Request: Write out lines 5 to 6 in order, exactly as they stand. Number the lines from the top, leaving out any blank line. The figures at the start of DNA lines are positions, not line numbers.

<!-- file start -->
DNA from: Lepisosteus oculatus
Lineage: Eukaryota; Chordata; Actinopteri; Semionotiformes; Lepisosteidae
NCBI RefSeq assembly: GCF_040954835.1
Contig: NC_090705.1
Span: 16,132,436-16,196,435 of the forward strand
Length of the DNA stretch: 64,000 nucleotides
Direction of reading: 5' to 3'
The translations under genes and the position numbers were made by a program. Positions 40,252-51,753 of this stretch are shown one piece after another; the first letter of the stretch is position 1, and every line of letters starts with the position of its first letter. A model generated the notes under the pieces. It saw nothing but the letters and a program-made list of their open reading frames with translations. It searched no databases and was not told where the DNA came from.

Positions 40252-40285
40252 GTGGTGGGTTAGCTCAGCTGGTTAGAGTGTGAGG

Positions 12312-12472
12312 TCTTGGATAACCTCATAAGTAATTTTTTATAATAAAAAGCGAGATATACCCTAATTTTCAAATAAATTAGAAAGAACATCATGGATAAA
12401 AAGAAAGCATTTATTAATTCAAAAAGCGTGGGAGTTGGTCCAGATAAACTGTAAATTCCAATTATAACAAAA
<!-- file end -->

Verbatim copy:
Span: 16,132,436-16,196,435 of the forward strand
Length of the DNA stretch: 64,000 nucleotides